But pulling up often and moving seems to have its ill effects. In many neighborhoods today, you don’t even know your neighbors. The people next door are strangers. That makes it hard to have a meaningful neighborhood community.
Being stuck in the same place with the same people might not seem good, but it has its advantages. Getting along with the people you rub elbows with on a regular basis is a challenge. After a while, you get into disagreements or you get annoyed with them. Even the most loving husband and wife experience this. Yet, you learn to grow in maturity by having to stick it out with the same people, by having to learn to get along with them and to care about them. The vow of stability forces this upon the monk. If this dynamic is accepted with the right spirit, then the monk grows in spiritual maturity through it. It is part of our vow of conversatio morum – that is, conversion through a monastic way of life.
At 36, you are part of what might be called the “John Paul II Generation” of Catholics. How does your experience of Catholicism differ from that of your brother monks, who are all older than you? How did that generational experience shape your spirituality, and how does it inform your leadership as abbot?
I think older generations have a hard time understanding certain things about the “John Paul II Generation,” such as that its members did not grow up in a Catholic culture. As for myself, I grew up in a liberal secularist culture in the metropolitan New York area. My upbringing had Catholic elements because, thankfully, my parents brought me to church on Sundays, made sure I received the sacraments, and made sure I received some religious instruction. Yet liberal secularism was the dominant culture.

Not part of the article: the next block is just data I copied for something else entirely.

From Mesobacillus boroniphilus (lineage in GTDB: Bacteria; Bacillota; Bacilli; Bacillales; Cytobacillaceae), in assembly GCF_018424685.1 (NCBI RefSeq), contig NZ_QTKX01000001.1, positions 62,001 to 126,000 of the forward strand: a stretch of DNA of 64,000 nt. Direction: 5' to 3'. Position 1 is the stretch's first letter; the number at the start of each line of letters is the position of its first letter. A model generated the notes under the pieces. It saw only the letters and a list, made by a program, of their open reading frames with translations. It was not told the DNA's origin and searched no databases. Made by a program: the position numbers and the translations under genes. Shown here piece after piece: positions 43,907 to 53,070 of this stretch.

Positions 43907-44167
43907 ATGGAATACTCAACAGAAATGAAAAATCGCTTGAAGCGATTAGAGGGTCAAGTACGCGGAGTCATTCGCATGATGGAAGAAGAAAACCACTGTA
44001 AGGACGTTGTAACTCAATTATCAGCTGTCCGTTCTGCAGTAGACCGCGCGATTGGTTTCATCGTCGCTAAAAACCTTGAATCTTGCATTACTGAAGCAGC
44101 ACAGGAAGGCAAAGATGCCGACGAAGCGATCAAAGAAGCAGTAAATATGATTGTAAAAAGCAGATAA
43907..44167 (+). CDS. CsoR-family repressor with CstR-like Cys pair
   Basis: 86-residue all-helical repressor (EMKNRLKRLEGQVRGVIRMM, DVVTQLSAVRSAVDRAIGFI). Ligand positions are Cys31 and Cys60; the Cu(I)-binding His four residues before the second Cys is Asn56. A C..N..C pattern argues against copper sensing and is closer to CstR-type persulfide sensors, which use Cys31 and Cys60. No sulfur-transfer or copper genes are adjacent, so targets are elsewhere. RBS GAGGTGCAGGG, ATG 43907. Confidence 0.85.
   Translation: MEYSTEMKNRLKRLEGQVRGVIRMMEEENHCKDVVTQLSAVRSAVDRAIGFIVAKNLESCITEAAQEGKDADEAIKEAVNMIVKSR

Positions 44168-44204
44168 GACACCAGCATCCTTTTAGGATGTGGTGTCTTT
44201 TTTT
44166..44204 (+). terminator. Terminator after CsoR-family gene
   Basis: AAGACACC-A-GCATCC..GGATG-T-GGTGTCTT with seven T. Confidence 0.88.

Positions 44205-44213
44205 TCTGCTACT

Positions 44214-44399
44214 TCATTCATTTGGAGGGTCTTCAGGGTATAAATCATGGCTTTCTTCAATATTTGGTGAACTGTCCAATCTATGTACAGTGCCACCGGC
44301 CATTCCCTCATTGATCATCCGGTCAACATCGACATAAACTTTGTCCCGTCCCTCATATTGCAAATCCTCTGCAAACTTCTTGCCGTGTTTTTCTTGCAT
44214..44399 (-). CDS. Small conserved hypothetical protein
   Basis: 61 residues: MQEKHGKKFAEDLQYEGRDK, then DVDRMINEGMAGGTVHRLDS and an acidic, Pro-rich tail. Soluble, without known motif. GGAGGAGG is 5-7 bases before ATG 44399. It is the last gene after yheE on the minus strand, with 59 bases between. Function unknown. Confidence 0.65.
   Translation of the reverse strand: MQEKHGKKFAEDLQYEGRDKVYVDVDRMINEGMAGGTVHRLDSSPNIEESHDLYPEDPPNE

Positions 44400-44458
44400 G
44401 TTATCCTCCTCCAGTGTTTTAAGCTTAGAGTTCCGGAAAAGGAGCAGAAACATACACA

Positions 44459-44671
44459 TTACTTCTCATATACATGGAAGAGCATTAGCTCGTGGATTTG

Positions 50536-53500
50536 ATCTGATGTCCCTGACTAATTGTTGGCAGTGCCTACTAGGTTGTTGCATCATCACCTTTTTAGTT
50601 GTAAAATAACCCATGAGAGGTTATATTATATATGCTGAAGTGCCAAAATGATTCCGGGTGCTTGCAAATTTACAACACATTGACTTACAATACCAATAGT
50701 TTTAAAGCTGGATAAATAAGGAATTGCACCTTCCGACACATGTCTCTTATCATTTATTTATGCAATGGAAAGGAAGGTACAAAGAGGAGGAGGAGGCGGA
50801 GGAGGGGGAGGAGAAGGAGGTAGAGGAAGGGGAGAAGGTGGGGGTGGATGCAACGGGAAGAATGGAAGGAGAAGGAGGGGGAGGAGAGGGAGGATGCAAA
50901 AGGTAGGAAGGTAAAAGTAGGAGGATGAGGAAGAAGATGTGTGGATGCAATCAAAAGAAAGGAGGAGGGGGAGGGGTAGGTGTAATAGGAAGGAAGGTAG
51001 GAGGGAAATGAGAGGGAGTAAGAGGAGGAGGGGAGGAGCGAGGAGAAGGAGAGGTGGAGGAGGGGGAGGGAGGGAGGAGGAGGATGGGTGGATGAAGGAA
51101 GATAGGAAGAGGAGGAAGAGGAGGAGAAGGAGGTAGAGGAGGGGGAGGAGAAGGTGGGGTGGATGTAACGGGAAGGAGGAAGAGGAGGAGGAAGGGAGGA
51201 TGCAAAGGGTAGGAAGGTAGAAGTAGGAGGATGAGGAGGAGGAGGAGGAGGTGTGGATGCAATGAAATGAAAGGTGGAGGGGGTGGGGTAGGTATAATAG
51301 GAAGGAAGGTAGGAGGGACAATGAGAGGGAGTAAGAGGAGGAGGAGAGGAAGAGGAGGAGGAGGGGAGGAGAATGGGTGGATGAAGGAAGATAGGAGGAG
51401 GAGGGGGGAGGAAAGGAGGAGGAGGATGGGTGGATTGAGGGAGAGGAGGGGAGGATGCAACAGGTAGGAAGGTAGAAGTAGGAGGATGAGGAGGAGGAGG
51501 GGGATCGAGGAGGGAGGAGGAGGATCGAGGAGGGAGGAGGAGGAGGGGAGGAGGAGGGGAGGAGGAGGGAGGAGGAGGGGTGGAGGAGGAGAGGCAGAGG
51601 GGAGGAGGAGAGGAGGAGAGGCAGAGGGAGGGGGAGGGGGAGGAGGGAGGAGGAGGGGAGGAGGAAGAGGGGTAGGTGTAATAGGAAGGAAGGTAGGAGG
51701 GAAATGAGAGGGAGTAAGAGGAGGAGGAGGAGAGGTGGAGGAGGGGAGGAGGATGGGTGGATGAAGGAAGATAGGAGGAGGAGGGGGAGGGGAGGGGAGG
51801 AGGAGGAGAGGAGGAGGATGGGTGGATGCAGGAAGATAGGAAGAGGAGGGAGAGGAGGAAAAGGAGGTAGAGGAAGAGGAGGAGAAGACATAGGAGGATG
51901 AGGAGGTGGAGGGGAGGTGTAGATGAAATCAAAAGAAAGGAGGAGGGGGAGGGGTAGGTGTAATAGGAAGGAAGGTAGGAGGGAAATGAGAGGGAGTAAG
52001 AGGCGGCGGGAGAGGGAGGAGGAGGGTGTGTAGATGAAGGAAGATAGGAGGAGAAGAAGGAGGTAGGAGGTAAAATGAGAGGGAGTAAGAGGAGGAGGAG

In contrast, monks of my grandparents’ generation grew up within an identifiable Catholic culture, even if a subculture or “ghetto,” while monks of my parents’ generation also knew a Catholic culture. In my parents’ generation, many wanted to cast off that culture, at least in many respects – and they were largely successful. Their desire showed an enthusiasm for a new era, an enthusiasm fueled by the way Vatican II was presented and received. Having the advantage of looking back from a little distance at this, I think the enthusiasm was grossly naïve. Also, it seems another manifestation of the optimism in progress that appeared now and again in the twentieth century (or perhaps more broadly since the Enlightenment). This optimism created a temporal snobbery towards past epochs as surely inferior; likewise, the post-Vatican II Catholic world was snobbish towards the preceding eras of Catholicism. It became common for learned Catholics to refer glibly to pre-Vatican II Catholicism as one monolithic whole, as if there was little differentiation in the first nineteen and a half centuries!